What is a day in the life of an author like? Do you write a certain number of words, do you write in the morning or evening, etc?
I am retired from day jobs. A perfect working day now begins early. I go straight to my tiny upstairs office. I write at least two and up to four or five pages before I break for breakfast. For the first draft, they don’t have to be good pages. They just have to be written, to revise and polish later. After breakfast, I write more or edit. After lunch, I do house chores, errands and writing-related chores that are not really writing. How often does this actually happen? The days I don’t start by getting involved with urgent e-mails, I resist malingering on Facebook, have no morning exercise class or medical appointment, there are no grandkids activities? Ah, not as often as I would like! But I do try hard to write, edit, spellcheck and so on - do something!- every day, to keep the wheels turning.

Do you plot the entire book first, then write or plot as you go?
When I was a student and teachers asked for an outline before the final paper was due, I had to write the whole darn paper and then outline it. So that tells that I am a person who finds out what I think by writing it. I start a book with a setting (very important in my series) and some characters (a few ongoing and a few new ones I need for the story) and a general idea of what will happen. Very general. That’s it. With every new book I vowed the next one would be outlined. This winging it was too inefficient, had too many wasted hours staring at the screen with no idea of what comes next, too much rewriting. In life I am a rather organized  person. What I have learned is that the wasted hours aren’t really wasted, and the ideas grow out of the (not so pointless) musing. The truth is, I lose interest as soon as I start outlining. I want to be surprised by the story too.

Do you use real people and places as models for your books?
I would never use real people, though there is often a bit of someone in some characters, and Erica, my heroine, was inspired partly by a few people I have known. However, I always use real places. Each book is set in a different neighborhood of Brooklyn, and I have had a lot of fun researching their histories and including some real locations. I always add a note at the end to tell what was real, what was guessed at, and what was completely invented.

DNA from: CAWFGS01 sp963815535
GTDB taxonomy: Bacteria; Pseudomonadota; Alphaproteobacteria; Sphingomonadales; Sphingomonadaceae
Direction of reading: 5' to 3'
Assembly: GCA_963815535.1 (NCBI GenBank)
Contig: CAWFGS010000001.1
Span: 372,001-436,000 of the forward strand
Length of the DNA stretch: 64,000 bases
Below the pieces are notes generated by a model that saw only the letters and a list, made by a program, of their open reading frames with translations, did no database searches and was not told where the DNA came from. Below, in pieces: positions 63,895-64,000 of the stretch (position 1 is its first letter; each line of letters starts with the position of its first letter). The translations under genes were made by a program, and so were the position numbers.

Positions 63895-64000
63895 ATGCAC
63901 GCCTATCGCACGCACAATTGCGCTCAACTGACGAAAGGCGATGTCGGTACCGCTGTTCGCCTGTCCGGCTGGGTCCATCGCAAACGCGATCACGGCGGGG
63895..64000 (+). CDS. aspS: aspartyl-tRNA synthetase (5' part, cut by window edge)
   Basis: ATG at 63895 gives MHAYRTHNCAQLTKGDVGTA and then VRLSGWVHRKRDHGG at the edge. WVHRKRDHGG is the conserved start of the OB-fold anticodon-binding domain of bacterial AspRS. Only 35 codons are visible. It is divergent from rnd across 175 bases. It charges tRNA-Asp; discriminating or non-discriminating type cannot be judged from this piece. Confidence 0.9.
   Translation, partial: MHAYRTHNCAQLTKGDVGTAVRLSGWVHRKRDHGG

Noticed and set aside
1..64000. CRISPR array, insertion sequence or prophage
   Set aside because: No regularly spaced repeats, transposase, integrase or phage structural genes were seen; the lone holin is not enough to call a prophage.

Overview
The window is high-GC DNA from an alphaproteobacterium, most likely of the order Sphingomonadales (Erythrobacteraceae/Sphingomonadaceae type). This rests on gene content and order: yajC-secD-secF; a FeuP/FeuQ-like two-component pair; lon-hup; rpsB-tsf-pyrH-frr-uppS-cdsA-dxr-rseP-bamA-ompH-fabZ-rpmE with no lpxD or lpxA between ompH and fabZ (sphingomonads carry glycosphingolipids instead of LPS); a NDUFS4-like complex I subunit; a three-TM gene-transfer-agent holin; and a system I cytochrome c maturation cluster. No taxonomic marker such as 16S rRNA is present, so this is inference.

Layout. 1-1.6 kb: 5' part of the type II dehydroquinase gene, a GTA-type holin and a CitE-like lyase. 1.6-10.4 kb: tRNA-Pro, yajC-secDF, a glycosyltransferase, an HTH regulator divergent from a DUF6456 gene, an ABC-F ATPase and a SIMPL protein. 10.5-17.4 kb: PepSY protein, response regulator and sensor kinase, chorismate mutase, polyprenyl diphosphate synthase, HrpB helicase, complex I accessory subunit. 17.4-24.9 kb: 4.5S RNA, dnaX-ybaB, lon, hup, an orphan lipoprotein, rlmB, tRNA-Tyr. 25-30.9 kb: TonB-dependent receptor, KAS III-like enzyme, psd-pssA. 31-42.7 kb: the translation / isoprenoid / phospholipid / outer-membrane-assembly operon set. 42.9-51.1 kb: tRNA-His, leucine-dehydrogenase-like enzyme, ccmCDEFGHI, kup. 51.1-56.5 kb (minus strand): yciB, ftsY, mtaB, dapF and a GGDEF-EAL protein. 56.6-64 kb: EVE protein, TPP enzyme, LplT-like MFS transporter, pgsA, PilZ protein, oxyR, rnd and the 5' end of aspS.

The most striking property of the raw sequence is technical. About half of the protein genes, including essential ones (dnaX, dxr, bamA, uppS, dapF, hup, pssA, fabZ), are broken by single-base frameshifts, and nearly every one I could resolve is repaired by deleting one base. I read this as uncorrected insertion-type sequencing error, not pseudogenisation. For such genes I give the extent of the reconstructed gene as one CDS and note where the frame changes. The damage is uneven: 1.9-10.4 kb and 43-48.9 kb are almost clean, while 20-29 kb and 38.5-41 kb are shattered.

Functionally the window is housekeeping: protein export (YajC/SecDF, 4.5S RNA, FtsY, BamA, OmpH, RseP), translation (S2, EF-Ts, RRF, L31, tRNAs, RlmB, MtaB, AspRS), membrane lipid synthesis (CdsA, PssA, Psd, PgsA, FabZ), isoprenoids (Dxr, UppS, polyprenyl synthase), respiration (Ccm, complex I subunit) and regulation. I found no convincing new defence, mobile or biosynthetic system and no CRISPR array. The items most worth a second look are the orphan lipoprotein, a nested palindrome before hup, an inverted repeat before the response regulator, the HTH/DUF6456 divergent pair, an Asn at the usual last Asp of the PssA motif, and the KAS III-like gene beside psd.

Who is your favorite author?
I could never answer that for mysteries. I know too many writers and I read too much. How can I pick a favorite? I’ve already mentioned three favorite childhood characters, though, and the authors are (of course!) Louisa May Alcott, Maud Hart Lovelace and Laure Ingalls Wilder. And I will add that one of my most loved adult writers has been Penelope Lively. Reading some of her books I have thought, not “I wish I could write a book that good,” but “I wish I could write exactly that book.” That’s how deeply she speaks to me.

How do you promote your books?
I try to create a voice for myself on Facebook. I was a member of two group blogs, now ended and wrote three times a month.  I blog as a guest on some terrific blogs when I have a new book out, and I have found that offering a giveaway is a great way to get readers/responses (in other words, attention) And I have spiffy new website where I will start regular blogging again. There is also a signup for an (eventual) newsletter. I go to some of the conventions - Malice Domestic and Bouchercon, - when I can and I have wonderful time meeting people, appearing on panels and - I hope!- making friends for my books. Does any of this have results? Hard to be sure. 

Triss Stein's newest book is Brooklyn Wars. 

For reviews of Triss Stein's Brooklyn Bones and Brooklyn Graves, click here.